Charlie Meyerson 공개
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[Updating this original post—from March 1, 2015—on Nov. 20, 2022: Greg Bear is dead at 71.] Science fiction writer Greg Bear in a 1994 interview with me on WNUA-FM, Chicago, on the future of the Internet: “It’s going to be a huge intellectual telephone line, with graphics and library materials, all available at a few minutes’ notice. That, I think,…
 
Chicago Reader columnist Ben Joravsky was kind enough to invite me on his show this week—we talked Wednesday, the podcast was published Saturday—to answer questions about how and why I do what I do for Chicago Public Square. I was honored along the way to express my admiration for columnists Neil Steinberg and Robert Feder, Reader critic Jack Helbi…
 
[It’s been a while since we dove into the archives. But now that hour’s come round at last—again.] In 1995, the comic book industry was approaching what later became known as “the Great Comics Crash of 1996”—triggered in part by Marvel Comics’ 1994 purchase of the business’ third-largest distributor, converting it to distribute Marvel’s stuff exclu…
 
Back in 1993, a former editor of the Chicago Tribune sounded an alarm about the growing conflict between the drive for corporate profits and traditional journalism’s social-reform agenda. That was close to six years before I joined the Trib and close to two decades before that trend inexorably led to a gutting of the paper’s staff. As the paper wel…
 
Of all the interviews I’ve conducted, none have influenced my career more than this 1996 sit-down with Aaron Barnhart, whose Late Show News newsletter pioneered the email news biz. Listen to us discuss his model for how, in my words, “a lot of us in this profession will … do our work in the future” and you’ll hear the siren call that two years late…
 
Prepping to watch The Trial of the Chicago 7 on Netflix, I revisited my Sept. 16, 1994, interview with The 7’s defense lawyer, William Kunstler, who told me then that the trial “changed me totally. … “I never knew what it was to really fight until I watched Abbie Hoffman, Jerry Rubin, Dave Dellinger, Hayden and so on fight in a courtroom—do things …
 
This hasn’t happened much in my career, most of which I’ve devoted to profiling people far more interesting than I am. But, twice in less than two weeks, I was honored to be interviewed about journalism, politics, radio, the origins of Chicago Public Square and my personal journey: On Friday, I was a guest on Chicago Reader columnist Ben Joravsky’s…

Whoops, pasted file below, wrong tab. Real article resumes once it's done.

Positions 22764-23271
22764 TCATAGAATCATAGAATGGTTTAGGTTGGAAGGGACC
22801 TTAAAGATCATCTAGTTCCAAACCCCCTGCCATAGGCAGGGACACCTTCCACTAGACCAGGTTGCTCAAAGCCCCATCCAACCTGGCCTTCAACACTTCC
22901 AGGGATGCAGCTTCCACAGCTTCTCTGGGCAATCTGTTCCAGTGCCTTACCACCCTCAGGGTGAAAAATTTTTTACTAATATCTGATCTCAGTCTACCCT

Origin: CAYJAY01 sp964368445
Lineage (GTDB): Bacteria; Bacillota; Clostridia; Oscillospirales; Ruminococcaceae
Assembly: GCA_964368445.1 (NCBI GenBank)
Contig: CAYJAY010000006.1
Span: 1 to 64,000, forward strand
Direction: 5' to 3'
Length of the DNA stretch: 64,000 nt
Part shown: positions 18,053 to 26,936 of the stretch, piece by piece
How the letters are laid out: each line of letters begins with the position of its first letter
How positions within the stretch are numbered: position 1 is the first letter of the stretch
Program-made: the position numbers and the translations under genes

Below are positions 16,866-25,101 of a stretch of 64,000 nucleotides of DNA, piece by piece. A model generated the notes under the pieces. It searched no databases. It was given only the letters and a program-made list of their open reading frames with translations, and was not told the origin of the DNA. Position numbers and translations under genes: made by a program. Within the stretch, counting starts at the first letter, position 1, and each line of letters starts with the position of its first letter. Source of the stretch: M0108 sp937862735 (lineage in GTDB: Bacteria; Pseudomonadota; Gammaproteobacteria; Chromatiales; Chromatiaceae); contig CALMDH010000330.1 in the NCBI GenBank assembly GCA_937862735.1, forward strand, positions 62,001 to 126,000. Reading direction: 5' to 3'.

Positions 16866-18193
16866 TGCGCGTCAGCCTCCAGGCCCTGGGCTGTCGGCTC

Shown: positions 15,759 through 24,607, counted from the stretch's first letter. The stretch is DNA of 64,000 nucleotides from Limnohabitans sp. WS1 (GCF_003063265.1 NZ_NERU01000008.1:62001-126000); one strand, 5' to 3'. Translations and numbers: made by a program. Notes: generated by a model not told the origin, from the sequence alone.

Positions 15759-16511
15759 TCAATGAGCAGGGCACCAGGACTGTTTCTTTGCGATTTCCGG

You’d think if you’d met the creator of Star Trek, Gene Roddenberry, in the flesh you’d remember it. Especially if he told you the real reason he made Mr. Spock look a little … devilish (about 32:17 in). Well, I did meet him, and he told me that—and I confess that I forgot all about it. Only when a longtime friend and neighbor lent me a vintage ree…
 
This week’s transformative Chicago City Council development—the historic livestream video presentation of a committee meeting—brings to mind a time when the council was maddeningly tough to follow. In 1988, I was a newbie City Hall reporter for WXRT-FM. It was an assignment I relished not—partly because the council’s procedures were bewilderingly o…
 
In his 1997 book A Country of Strangers: Blacks and Whites in America, Pulitzer Prize winner David K. Shipler documented a major split among Americans: "The divide between those who see racism and those who do not." And he sounded an alarm about what many then might not have perceived: "How much prejudice has gone underground since the civil rights…
 
The death of Nobel Prize winner Leon Lederman took me back to March 19, 1997, when I interviewed the professor about his then- (and still-) revolutionary ideas on how to overhaul science education. Hear him talk about that—and much more—here … … or on iTunes or via your favorite podcast player. And while you’re at it, check out my other interviews …